“My dad always thought it was important to have a passion for sport. This is what he gave us. He’s an amazing father. We’re all thankful he gave up so much of his life to allow us to play at the level we do.”

Horgan children

The Horgans, from left: Tanner, Jenn, Jacob and Tracy.

It was anything but sacrifice for Gerry. He came from Halifax 30 years ago to work at Laurentian University. Gerry had never curled before coming to the Nickel City, but the university held annual curling bonspiels. So Gerry gave it a try and took to the sport. He never played seriously though, keeping to the yearly work event.

Three years later, Gerry was showing three people how to curl at the Sudbury Curling Club when a fellow curler asked the foursome to join a social league.

This is the precise moment when the Horgan curling family legacy began.

Gerry soon after joined the Idylwylde men’s league and was curling three times a week in his heyday. He reached the provincial playdowns level before curbing back his own play in order to coach his children as they started playing. It almost never

“I think back and if that guy at the Sudbury Curling Club didn’t pass me by and ask me to join the social league, I don’t know if any of this would have happened,” Gerry said. “The social league got me started and it was fun and I wanted to do it more.

“Once Jenn started, I figured I wouldn’t play as much. I made a better coach than player anyway.”

He said curling has done “good things” for his family.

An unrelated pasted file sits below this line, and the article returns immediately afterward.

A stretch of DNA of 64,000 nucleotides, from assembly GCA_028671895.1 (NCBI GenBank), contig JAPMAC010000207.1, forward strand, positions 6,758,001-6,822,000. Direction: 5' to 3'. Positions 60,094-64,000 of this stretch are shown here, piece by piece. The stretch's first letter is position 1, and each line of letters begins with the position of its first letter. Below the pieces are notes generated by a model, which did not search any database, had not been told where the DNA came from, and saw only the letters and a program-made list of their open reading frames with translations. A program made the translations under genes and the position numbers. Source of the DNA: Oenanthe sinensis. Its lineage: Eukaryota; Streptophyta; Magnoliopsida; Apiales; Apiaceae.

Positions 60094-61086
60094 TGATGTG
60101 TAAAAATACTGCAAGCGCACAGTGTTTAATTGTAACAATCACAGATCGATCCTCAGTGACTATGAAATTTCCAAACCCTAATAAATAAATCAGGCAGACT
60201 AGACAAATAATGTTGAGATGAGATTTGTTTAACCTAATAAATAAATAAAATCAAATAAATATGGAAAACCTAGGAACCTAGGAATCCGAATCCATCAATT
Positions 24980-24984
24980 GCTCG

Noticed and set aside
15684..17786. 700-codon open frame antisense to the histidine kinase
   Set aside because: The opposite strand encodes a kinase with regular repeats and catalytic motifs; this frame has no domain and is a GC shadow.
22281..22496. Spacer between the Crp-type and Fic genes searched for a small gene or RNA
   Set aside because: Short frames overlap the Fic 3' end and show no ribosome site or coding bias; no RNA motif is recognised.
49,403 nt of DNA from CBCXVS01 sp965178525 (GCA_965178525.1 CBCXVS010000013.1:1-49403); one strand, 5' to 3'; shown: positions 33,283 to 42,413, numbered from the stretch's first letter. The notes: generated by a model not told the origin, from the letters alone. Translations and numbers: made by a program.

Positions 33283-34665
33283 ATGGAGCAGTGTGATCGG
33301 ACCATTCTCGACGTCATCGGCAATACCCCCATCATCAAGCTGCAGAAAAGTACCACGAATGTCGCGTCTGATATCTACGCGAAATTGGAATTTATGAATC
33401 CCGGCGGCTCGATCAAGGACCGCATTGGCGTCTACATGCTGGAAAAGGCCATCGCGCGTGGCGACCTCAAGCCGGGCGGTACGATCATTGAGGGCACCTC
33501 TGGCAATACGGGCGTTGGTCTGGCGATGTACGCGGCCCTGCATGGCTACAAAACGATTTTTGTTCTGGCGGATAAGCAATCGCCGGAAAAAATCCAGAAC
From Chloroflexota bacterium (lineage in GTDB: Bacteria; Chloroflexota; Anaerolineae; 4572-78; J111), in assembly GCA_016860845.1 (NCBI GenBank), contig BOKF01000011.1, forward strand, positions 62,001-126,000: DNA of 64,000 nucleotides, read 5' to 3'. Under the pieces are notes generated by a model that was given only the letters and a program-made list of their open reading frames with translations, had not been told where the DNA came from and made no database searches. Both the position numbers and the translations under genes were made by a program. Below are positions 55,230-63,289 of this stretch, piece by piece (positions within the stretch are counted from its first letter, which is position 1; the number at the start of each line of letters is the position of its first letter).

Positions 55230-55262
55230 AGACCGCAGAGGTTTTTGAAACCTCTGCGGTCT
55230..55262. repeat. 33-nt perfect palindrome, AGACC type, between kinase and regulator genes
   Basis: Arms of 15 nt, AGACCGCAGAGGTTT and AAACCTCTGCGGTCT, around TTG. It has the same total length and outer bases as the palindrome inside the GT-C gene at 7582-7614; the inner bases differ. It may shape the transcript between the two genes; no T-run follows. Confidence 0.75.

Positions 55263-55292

“Curling is the one thing that keeps us together. I didn’t sacrifice anything. I’ve been able to spend a lot of time with my kids because of curling. It’s still going on. I love it.”

Curling has created strong sibling bonds as well. Jenn and Tracy are “best friends.” They have been through the best times and the worst times together, sharing victories and defeat on the same ice. They know they can count on one another no matter how hard the challenge they may face. They’re even both chartered accountants. Jenn and Tracy see themselves curling until their skin wrinkles and they have to be dragged off the ice.

“It’s special we can do something together a lot,” Tracy, 26, said. “It means everything to us to spend a lot of time with our family. We all still live in the same city. I love it we are so close.”

Tanner, 15, and Jacob, 12, represent the next generation of Horgan curlers with pride. They have grown up idolizing their older sisters because of their tremendous feats in the sport.

Curling is a game of knowledge. Tanner and Jacob appreciate this factor. They have seen what their sisters have accomplished and it inspires them.